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Analog-to-digital converter survey and analysis

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1 Author(s)
Walden, R.H. ; HRL Lab. LLC, Malibu, CA, USA

Analog-to-digital converters (ADCs) are ubiquitous, critical components of software radio and other signal processing systems. This paper surveys the state-of-the-art of ADCs, including experimental converters and commercially available parts. The distribution of resolution versus sampling rate provides insight into ADC performance limitations. At sampling rates below 2 million samples per second (Gs/s), resolution appears to be limited by thermal noise. At sampling rates ranging from ~2 Ms/s to ~4 giga samples per second (Gs/s), resolution falls off by ~1 bit for every doubling of the sampling rate. This behavior may be attributed to uncertainty in the sampling instant due to aperture jitter. For ADCs operating at multi-Gs/s rates, the speed of the device technology is also a limiting factor due to comparator ambiguity. Many ADC architectures and integrated circuit technologies have been proposed and implemented to push back these limits. The trend toward single-chip ADCs brings lower power dissipation. However, technological progress as measured by the product of the ADC resolution (bits) times the sampling rate is slow. Average improvement is only ~1.5 bits for any given sampling frequency over the last six-eight years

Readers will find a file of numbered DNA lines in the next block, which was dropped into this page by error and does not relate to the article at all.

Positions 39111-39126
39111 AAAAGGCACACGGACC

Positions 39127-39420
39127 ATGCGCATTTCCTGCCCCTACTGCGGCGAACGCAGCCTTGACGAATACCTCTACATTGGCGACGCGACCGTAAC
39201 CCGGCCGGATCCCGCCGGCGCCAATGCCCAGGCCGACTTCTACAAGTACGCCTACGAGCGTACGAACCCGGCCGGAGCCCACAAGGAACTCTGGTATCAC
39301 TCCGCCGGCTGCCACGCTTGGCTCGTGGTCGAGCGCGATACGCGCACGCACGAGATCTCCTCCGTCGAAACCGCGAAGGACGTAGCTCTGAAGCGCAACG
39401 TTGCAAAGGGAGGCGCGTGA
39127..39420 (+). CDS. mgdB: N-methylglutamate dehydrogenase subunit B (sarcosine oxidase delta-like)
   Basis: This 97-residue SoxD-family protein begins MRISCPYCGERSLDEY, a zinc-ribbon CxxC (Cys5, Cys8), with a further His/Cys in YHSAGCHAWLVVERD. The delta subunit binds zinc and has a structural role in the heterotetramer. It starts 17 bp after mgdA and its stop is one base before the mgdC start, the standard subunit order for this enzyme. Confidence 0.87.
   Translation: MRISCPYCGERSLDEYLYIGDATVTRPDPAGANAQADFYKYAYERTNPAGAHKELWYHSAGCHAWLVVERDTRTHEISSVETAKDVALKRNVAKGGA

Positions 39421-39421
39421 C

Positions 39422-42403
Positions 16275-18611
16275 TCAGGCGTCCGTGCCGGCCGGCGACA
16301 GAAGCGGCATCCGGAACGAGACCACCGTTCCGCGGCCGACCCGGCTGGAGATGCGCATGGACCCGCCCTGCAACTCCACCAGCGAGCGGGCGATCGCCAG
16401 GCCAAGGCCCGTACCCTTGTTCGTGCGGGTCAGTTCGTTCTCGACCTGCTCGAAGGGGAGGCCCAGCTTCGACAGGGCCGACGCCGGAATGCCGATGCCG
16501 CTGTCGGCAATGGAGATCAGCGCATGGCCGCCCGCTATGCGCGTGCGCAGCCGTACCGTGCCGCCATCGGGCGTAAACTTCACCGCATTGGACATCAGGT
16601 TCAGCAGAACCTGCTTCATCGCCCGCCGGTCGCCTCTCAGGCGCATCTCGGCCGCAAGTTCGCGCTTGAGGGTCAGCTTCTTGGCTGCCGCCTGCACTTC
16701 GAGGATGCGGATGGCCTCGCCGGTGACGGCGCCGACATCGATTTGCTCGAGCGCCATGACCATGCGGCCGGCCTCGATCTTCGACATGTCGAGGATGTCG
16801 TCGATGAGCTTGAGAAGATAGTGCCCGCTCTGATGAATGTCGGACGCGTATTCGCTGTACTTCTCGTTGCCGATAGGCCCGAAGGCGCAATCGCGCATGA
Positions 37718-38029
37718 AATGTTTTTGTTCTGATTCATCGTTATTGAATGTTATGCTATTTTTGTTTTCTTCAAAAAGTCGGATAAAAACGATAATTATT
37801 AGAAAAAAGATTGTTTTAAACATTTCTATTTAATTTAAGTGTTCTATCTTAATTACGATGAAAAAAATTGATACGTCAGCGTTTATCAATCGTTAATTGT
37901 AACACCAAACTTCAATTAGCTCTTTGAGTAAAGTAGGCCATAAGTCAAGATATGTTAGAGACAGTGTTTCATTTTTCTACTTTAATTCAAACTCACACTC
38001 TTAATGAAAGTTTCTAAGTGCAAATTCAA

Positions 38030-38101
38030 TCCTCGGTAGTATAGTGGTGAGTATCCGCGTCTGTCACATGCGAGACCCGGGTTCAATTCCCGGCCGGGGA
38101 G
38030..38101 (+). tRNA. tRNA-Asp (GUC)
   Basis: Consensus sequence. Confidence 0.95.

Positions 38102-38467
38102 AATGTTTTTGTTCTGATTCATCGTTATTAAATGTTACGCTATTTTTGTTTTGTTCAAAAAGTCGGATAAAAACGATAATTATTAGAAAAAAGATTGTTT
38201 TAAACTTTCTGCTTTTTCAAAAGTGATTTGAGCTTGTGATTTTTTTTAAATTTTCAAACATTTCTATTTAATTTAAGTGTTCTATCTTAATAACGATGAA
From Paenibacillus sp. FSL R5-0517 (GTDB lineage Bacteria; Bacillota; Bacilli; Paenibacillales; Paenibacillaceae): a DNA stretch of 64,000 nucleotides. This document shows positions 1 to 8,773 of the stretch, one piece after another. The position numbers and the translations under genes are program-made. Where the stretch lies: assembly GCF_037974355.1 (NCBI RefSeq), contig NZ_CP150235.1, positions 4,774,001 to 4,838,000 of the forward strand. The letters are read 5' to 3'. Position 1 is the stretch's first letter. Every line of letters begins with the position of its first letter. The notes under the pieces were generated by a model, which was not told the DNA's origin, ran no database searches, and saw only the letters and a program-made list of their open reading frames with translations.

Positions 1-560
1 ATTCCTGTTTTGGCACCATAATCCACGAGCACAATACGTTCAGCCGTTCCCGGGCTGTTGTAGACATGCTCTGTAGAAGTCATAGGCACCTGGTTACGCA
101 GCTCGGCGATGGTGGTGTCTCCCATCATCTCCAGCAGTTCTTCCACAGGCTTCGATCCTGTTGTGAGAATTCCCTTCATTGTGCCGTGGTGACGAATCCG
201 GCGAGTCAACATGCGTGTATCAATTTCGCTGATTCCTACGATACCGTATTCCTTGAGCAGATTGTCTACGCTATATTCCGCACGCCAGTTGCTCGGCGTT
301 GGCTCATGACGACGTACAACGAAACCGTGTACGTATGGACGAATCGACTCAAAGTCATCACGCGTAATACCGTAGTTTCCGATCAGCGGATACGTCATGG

Published in:

Selected Areas in Communications, IEEE Journal on  (Volume:17 ,  Issue: 4 )

Date of Publication:

Apr 1999

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